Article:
Courtesy of Transmission Digest, by Wayne Colonna
Sometimes you’re the windshield and sometimes you’re the bug—a phrase many of us have heard and experienced. It’s inevitable. The idea is to be the windshield as much as possible. Shane from Cottman Transmissions had a helluva day but in the end, he was the windshield.
In his shop he had a 2016 Explorer using the 6F50 transaxle, sporting a P193F code for an intermittent vehicle speed signal. The pinpoint test Ford provides for this code are step-by-step instructions on checking the power, ground and signal wires this hall effect output speed sensor uses inside the transmission. These wires go to the solenoid body lead frame. The circuits then pass through the lead frame to the harness connector going to the PCM. The Pinpoint tests are looking for bad connections, short to ground, short to power or open circuits.
If a wiggle test and the internal and external wires pass their inspection, the sensor is replaced. And this is just what Shane did, yet the problem persisted. Since new does not necessarily mean good, another sensor was installed along with a solenoid body lead frame. This, too, did not resolve the problem.
At this point Shane took time to scan through different modules viewing their PIDs. When he got into the ABS system, he saw the right rear wheel speed stuck at 158 MPH—even at a stop. He decided to unplug the left rear wheel speed sensor to see what its PID would do. And when he did, it went to 158 MPH as well. This apparently is a default setting when there is an open circuit. After replacing the right rear wheel speed sensor (see figure 1, above, and figure 2 below), his problem was resolved.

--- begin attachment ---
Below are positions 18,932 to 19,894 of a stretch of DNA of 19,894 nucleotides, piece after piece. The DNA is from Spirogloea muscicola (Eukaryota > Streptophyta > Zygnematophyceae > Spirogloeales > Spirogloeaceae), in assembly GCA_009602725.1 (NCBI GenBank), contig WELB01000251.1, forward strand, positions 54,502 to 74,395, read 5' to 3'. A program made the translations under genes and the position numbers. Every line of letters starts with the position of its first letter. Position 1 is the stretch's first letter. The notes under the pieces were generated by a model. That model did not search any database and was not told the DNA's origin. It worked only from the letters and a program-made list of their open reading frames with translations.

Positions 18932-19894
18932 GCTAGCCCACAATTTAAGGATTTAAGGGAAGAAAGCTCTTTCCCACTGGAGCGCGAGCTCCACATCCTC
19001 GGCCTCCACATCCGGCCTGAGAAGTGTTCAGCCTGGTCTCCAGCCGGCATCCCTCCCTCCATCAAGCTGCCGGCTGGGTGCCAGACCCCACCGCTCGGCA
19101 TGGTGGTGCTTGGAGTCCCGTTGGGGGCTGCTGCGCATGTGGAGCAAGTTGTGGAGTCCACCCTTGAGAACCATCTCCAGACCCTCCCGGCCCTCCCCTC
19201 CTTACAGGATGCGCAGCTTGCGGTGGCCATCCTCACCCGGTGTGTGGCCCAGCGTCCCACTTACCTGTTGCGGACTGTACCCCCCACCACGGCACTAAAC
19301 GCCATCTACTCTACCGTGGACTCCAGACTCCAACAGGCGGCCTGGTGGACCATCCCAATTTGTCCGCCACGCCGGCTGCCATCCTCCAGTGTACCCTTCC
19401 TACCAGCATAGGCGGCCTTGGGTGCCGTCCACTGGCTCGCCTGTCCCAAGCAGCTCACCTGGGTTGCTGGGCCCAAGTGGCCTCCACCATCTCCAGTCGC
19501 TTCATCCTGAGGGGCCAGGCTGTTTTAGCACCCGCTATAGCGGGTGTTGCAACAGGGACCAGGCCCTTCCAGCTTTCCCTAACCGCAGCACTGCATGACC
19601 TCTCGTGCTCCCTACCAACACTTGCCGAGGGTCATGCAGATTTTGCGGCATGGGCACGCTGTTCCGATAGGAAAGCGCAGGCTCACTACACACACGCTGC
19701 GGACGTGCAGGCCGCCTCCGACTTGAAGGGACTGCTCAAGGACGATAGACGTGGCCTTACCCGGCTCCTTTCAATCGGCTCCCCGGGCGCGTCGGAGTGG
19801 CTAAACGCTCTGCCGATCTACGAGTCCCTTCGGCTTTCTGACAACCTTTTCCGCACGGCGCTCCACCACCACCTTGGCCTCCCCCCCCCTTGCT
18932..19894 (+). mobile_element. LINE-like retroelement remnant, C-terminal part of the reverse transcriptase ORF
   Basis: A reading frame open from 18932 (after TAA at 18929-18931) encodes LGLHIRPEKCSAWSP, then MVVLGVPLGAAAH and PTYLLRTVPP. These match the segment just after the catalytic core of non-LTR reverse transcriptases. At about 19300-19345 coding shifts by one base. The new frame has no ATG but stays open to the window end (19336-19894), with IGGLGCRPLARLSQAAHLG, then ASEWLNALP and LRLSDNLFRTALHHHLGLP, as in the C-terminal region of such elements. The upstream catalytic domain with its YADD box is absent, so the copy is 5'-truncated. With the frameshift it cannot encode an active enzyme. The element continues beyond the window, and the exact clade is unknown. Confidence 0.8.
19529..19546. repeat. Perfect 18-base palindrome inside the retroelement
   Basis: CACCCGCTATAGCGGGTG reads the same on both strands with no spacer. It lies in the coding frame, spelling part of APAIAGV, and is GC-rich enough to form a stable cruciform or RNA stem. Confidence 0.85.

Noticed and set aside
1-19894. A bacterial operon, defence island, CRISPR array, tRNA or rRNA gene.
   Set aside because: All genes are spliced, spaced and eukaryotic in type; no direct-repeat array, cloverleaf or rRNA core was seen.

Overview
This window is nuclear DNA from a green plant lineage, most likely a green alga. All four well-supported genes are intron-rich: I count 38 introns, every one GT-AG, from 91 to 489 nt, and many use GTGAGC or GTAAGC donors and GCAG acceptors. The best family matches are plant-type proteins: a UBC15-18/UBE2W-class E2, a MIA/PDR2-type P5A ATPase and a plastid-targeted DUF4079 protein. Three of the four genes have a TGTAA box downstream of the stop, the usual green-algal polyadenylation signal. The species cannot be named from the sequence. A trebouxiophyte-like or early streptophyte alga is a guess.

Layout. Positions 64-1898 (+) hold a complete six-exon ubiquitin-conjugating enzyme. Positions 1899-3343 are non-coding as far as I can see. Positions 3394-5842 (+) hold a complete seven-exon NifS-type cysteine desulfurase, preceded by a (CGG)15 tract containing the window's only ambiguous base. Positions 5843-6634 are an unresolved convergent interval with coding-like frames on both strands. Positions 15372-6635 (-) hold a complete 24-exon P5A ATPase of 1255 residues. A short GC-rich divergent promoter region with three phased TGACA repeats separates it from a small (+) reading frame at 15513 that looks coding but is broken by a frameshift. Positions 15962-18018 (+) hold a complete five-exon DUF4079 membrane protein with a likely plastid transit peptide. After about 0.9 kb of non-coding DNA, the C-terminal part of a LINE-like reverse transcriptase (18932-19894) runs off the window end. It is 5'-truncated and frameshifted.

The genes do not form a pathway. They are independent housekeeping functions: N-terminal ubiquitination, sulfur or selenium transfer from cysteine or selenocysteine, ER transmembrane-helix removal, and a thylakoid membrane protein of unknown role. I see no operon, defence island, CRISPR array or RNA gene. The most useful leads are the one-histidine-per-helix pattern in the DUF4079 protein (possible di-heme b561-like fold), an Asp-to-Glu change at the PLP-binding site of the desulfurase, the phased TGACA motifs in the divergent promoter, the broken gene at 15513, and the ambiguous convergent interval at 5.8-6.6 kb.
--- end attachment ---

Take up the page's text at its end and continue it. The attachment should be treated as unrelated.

The reason for the right rear wheel speed being the offending sensor is that the PCM uses the OSS RPM signal from the transmission, and the wheel speed signals from the ABS to calculate vehicle speed. With this sensor malfunctioning, it affected the PCM’s vehicle speed calculation, revealing itself as an intermittent signal loss. When P193F is set, there needs to be a companion code set with it—either an OSS code or a wheel speed sensor code. With this wheel speed sensor not coding like it should have, it made this a bit more challenging for Shane to resolve.
The next troublesome vehicle in the shop that needed to be resolved was a 2015 Ram Promaster 2500 3.6L using the 62TE transmission. It originally came in with these following codes:
- C1221 – PCM BUS Signal Invalid – BCM not receiving messages from the PCM for approximately two to five seconds.
- P0365 – Camshaft Position Sensor Circuit Bank 1 Sensor 2
- P083B – LC Pressure Switch Rationality
- P1745 – Transmission Line Pressure Too High for Too Long
- P2764 – TCC Pressure Control Circuit Low
The transmission needed attention which included a new solenoid pack, TCC solenoid and pressure sensor. After it was overhauled and installed, some codes were cleared but codes C1221, P0365 and P1745 remained. After verifying power and grounds at the PCM, it was replaced. When the system was checked for codes, only P0365 remained.
On a road test, the transmission would not shift into sixth gear. Since malfunctioning cam and crank sensors have been known to prohibit and overdrive shift in other vehicles, this sensor was ordered. The information they were looking at from an online service said the right front of the engine is where this sensor is located. When the sensor arrived, it didn’t match what was in the front right side of the engine which was the CMP Solenoid Bank 1 Position 2 (figure 3).
This solenoid is used to control the camshaft phaser. They then ordered and installed this solenoid only to have the same no shift into sixth gear concern. After looking at a different source for information, they found the correct location for CMP Sensor Bank 1 Sensor 2. It was buried and out of view. After finding it and replacing it with the new one they already had, sixth gear returned.
It was a helluva day for Shane, but he left the shop that day being the windshield and not the bug!